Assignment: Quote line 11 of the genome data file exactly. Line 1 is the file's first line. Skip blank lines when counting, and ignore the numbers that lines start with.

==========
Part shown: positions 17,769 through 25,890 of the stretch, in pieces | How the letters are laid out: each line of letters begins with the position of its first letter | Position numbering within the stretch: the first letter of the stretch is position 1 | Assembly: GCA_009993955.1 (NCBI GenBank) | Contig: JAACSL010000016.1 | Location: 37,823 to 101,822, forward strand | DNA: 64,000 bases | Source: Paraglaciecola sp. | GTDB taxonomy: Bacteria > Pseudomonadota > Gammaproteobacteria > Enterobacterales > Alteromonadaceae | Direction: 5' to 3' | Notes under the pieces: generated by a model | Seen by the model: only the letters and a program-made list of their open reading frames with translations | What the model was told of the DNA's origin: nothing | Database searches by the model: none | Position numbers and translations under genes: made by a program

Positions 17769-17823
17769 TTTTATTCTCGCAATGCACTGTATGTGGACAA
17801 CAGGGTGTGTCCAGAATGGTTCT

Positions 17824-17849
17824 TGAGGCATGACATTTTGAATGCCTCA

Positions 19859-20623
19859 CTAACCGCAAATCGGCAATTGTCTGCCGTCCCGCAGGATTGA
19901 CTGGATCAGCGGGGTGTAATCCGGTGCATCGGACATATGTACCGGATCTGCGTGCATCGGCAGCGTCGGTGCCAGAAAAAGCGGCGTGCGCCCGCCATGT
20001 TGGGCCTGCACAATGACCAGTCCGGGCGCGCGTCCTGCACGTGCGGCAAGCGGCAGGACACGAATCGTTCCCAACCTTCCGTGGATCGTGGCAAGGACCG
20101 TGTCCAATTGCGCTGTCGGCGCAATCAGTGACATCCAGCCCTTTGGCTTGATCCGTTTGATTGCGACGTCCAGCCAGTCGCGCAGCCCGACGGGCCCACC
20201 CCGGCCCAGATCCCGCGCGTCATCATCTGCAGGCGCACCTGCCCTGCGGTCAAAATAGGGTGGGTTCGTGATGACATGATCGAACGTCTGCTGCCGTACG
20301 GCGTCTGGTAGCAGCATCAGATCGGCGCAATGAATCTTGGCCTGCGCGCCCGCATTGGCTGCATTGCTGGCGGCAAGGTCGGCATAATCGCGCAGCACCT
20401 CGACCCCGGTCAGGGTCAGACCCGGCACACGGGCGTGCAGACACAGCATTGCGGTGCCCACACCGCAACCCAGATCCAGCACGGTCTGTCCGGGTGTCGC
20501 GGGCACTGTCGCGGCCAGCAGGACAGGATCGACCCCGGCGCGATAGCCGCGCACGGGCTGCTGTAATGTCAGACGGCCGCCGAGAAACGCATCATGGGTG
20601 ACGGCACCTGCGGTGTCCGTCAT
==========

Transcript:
20101 TGTCCAATTGCGCTGTCGGCGCAATCAGTGACATCCAGCCCTTTGGCTTGATCCGTTTGATTGCGACGTCCAGCCAGTCGCGCAGCCCGACGGGCCCACC